10 signs you've gone from frugal to cheap
December 19, 2014
In his parody of the song "Whatever You Like," "Weird Al" Yankovic runs through the many cringe-worthy ways people can be cheap, from taking a date to the Golden Arches to stealing cable from the neighbors.
But though Yankovic can turn miserly habits into laughs, the real downside of extreme cheapness is hardly amusing: Savings experts say that holding your purse strings too tightly can lead to a lower quality of life and may negatively affect your relationships with others.
"If you want to feel poorer than you actually are, be a cheapskate," says Josh Elledge, the "chief executive angel" at coupon and savings site SavingsAngel.com.
Aries Jimenez, director of business development for San Diego Wealth Management, adds that being cheap isn't necessarily a virtue.
"Cheap is, in some ways, a form of greed," he says. "Being cheap could be an obsession too."
Elledge says there is a key difference between being frugal -- which is a generally a good thing -- and being cheap.
"Being cheap puts the focus on scarcity," he says. "I believe the focus of being frugal, on the other hand, is being mindful of what we have."
The line between frugality and cheapness is often thin, however, and if you find yourself doing any of the following things, you may have crossed it.
1. You break the rules
The movie theater clearly states no outside food, yet you sneak in water bottles and boxes of candy. You invite yourself to the wedding reception buffet even though you don't know the bride or groom. You say your 6-year old is actually 5 so you get the discounted rate.
Will you go to jail for breaking these spoken and unspoken rules? Probably not.
Does it mean you're cheap? You bet.
2. You steal
Sometimes, in their zeal to save a buck, individuals go from breaking rules to breaking the law. They may "borrow" their neighbor's WiFi, watch pirated movies online or even cheat on their taxes.
These things not only mean your cheap, but they can also -- particularly in the case of cheating on your taxes -- do more to harm your finances than help them.
3. You pressure people for freebies
Your friend may be an accountant, but it's unfair to expect him to review your tax return for free. The same could be said for anyone who has a talent of some kind or specialized knowledge. And telling a band they should perform for free at your daughter's Sweet 16 party because it will give them "concert experience" isn't a good sign either.
"When you ask artists, performers, writers, and musicians to work for free -- or for some supposed exposure -- you're not acknowledging years of practice and skill-building which has led to their talents," says Elledge.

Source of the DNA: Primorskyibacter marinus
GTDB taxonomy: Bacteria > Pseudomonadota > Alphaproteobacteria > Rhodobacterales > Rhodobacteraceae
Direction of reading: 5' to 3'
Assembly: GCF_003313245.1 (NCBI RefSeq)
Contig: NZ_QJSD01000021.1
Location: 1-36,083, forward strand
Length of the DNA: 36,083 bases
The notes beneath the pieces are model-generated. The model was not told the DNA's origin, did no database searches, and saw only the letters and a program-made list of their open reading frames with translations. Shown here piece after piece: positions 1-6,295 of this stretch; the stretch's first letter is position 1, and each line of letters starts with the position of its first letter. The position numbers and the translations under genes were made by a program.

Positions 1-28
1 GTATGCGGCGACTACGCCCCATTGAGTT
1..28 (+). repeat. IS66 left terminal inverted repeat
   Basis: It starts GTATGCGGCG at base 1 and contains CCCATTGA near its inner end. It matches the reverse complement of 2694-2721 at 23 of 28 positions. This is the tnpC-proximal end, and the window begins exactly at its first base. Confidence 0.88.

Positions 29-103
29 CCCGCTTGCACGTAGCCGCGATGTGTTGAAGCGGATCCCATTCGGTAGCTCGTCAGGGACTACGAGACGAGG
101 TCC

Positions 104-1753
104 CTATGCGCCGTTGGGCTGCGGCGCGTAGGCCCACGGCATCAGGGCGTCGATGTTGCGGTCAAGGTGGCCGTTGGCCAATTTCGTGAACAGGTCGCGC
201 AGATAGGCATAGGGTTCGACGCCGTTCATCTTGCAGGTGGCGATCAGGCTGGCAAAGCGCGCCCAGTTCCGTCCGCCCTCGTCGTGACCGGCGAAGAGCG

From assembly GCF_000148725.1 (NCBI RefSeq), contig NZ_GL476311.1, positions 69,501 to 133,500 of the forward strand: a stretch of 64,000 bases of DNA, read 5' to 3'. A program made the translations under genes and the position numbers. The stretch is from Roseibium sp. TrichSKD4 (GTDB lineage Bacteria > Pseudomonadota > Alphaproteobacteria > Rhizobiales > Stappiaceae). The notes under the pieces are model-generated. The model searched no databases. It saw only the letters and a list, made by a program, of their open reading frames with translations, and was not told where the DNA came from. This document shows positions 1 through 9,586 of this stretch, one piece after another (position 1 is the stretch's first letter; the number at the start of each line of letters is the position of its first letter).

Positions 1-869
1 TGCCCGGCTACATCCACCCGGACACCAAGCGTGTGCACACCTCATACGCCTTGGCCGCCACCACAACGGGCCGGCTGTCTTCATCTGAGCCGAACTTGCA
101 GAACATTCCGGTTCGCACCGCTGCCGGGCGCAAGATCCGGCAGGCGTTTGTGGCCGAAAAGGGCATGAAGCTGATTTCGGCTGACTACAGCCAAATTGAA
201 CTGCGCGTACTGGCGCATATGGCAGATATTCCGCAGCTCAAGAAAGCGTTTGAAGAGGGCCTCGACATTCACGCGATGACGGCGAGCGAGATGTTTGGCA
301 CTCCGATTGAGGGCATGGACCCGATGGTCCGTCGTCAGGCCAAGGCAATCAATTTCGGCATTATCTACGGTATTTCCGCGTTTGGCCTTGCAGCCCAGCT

4. You don't tip
You can debate the merits of tipping the garbage man or the teen working the ice cream stand, but there is no question that giving a tip to restaurant servers, who typically earn a mere $2.13 an hour, is expected and the norm.
You don't have to tip 20 percent for mediocre service, but if the server did their job, they should get something, 10 percent being the customary minimum.
5. You're penny-wise and pound-foolish
Rewiring your house using YouTube videos as your guide may seem like an inexpensive way to get the work done. That is, until faulty wiring burns your house down.
That's an extreme example, but it's the type of outcome you can get with a cheap mentality. Cheap people are sometimes so focused on saving money right now that they end up spending more in the long run.
"I do taxes and come across people who do not see the value in paying someone to prepare their returns," Jimenez says. "That person could miss out on some deductions or credits."
6. You hoard
If you can't bear to part with broken items because they might be useful someday, you might be cheap. Some people are so cheap they don't want to spend money ever ... on anything. So they save everything.
But as anyone who's watched a reality show or two on hoarding can attest, there's little virtue in this sort of "thriftiness."
7. You don't value your time
Being cheap can save you money, but it could cost you time -- as in, time spent rummaging through mounds of clutter to find what you need or time spent doing tasks you could pay others to do more quickly.
"(People) need to balance the value of time and money," advises Jimenez.
8. You find an excuse to not pay your fair share
Do you conveniently forget to have cash every time you go out with friends? Do you ask if someone else can cover your portion of the boss' holiday gift and then "forget" to pay them back? This is called mooching, and it means you're cheap.
9. You complain about the price of everything
There is no better way to proclaim to the world that you're cheap than to complain loudly about the price of everything. Go ahead, let the convenience store clerk know you think the price of gas is a rip-off. Tell the waitress the meals are outrageously expensive. And don't forget to gripe about the prices at the local craft show.
But soon, your friends may stop inviting you anywhere and you won't need to worry about mooching your way out of your share of the bill.
10. You have no social life
Finally, there is no better sign you're cheap than the utter and complete lack of a social life -- not because you don't have friends, but because you refuse to go out with them. They may be going to a restaurant you deem too expensive or seeing a movie you can't imagine spending money on. Most of the time, when cheap people say they "can't afford it," they really mean they don't want to spend money on it.
That's certainly your prerogative, but as Elledge says: "People who are cheap live a life of 'I'll be happy when ...' Instead, choose to be happy now."
You might have to spend a few dollars to try this, but it may just be money well spent.
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